Something of a brouhaha is developing over the leaked briefing to David Cameron, claiming that UK energy bills will rise 30% (roughly £300) by 2020. The Telegraph, who reported the leak, say,
Mr Cameron is said to be “very worried” about the figures in the paper, written by Ben Moxham, his senior energy adviser who was recently brought in to beef up the Prime Minister’s policy unit.
The private note, seen by The Daily Telegraph, is titled “Impact of our energy and climate policies on consumer energy bills”. It was sent to Mr Cameron and offers a blunt assessment of how Coalition energy plans, in particular a series of green policies, will affect householders.
Well at least somebody is pointing it out.
Apologists for rising energy prices and fuel poverty — the people who would be otherwise calling for more expensive energy — have been quick to respond.
The Carbon Brief — which claims to offer advice on climate matters, but is in fact merely a blog for anonymised Greenpeace and FoE activists — have tried to pour water over the claim…
DECC base their analysis of future energy bills on the assumption that energy efficiency measures (for example increased home insulation) will reduce household consumption of energy – so while prices go up energy bills may remain steady or even go down. While DECC predict that climate change and energy policies will cause gas prices to go up by 18% and electricity prices by 33% by 2020, they estimate (as of July 2010) that because of reductions in energy use
This is spin like no other I’ve ever seen: it’s not a price rise because we expect people to consume less, for the same price. Shame on the Carbon Brief. They continue, quoting from a DECC source,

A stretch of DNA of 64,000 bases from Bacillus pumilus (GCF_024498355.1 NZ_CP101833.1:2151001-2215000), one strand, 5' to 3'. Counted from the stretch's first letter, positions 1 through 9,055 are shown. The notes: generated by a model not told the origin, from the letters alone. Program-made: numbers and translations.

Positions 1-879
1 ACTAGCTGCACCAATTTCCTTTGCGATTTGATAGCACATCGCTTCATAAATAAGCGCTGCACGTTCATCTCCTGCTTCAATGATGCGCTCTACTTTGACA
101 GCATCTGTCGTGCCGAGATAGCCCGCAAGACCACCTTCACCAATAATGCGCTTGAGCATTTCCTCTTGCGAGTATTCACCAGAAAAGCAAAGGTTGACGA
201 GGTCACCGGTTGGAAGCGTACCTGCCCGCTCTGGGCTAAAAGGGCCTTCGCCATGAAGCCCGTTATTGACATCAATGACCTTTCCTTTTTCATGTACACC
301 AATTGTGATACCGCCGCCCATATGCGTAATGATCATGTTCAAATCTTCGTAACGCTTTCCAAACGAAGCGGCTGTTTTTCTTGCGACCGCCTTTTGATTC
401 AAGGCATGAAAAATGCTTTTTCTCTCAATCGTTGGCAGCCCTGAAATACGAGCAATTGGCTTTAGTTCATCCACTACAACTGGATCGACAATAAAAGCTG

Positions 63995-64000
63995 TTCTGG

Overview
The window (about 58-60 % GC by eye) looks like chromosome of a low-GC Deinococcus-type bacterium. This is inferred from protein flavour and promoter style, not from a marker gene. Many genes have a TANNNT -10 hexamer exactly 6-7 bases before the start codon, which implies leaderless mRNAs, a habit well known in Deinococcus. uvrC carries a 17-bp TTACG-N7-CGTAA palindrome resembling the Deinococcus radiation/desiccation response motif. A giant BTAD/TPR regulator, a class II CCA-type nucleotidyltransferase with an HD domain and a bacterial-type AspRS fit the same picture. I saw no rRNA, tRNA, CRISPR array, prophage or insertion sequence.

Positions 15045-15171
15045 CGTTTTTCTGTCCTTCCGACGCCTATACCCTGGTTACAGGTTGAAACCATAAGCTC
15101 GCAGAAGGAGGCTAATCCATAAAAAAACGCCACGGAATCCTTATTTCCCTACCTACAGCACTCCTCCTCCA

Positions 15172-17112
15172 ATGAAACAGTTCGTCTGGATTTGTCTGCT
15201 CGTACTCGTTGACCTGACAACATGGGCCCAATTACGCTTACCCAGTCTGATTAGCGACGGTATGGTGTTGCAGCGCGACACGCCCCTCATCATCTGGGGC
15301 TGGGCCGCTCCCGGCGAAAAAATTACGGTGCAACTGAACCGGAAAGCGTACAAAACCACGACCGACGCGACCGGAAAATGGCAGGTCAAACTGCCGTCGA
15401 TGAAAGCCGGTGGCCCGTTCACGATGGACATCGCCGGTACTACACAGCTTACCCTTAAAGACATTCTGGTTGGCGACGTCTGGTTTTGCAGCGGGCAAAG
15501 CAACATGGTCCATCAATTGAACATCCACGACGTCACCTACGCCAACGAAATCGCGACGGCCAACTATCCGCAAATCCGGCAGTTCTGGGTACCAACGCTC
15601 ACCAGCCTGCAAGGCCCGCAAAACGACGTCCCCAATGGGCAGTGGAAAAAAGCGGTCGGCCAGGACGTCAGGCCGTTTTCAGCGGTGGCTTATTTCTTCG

“Sustained higher prices for fossil fuels reduce the cost of some energy and climate change policies, lowering the cost passed onto consumer bills. For example, at an oil price of around $150 per barrel in 2020 and gas price of around 120 pence per therm, climate change and energy policies would have the effect of reducing bills in 2020 by around 5% compared to a bill excluding these policies.”
In other words, fossil fuel price increases and volatility will increase energy bills, and measures which reduce consumption and shift production away from fossil fuel sources are a way of hedging against this.
In other words, in fact, the government have gambled on fossil fuel prices increasing, as they have in recent years. But what if fossil fuel prices fell? What if, for example, improvements in drilling technology produced an abundance of cheap gas, and oil — perhaps from shale deposits, and deep water exploration, and methane clathrates? If we can say that increasing costs of fossil fuels ‘reduces the cost’ of renewables, then we can say that decreasing costs of fossil fuels increases the cost of renewables. The rest of the world may well be paying a fraction of the price for conventional energy in 2020, while the UK is stuck with its commitments to subsidising ‘renewables’.
Damian Carrington in the Guardian gets his knickers in a twist to almost the extent the Carbon Briefs are.
Soaring gas and electricity bills are potent politics, but a leaked analysis for David Cameron does not support Canute-like railing against green policies.
Canute, of course, railed against the waves. The implication, then, seems to be that green policies are as inevitable as the tide. It is in unguarded moments such as these that we see what the green mindset is really made of.